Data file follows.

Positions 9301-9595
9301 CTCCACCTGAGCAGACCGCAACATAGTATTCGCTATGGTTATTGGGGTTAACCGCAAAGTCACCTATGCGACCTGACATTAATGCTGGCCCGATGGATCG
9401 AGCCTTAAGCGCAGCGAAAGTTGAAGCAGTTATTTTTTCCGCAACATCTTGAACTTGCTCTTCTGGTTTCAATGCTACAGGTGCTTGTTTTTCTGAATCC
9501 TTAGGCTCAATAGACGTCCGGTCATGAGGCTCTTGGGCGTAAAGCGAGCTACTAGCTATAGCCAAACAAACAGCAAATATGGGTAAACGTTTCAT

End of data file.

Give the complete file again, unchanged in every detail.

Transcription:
Positions 9301-9595
9301 CTCCACCTGAGCAGACCGCAACATAGTATTCGCTATGGTTATTGGGGTTAACCGCAAAGTCACCTATGCGACCTGACATTAATGCTGGCCCGATGGATCG
9401 AGCCTTAAGCGCAGCGAAAGTTGAAGCAGTTATTTTTTCCGCAACATCTTGAACTTGCTCTTCTGGTTTCAATGCTACAGGTGCTTGTTTTTCTGAATCC
9501 TTAGGCTCAATAGACGTCCGGTCATGAGGCTCTTGGGCGTAAAGCGAGCTACTAGCTATAGCCAAACAAACAGCAAATATGGGTAAACGTTTCAT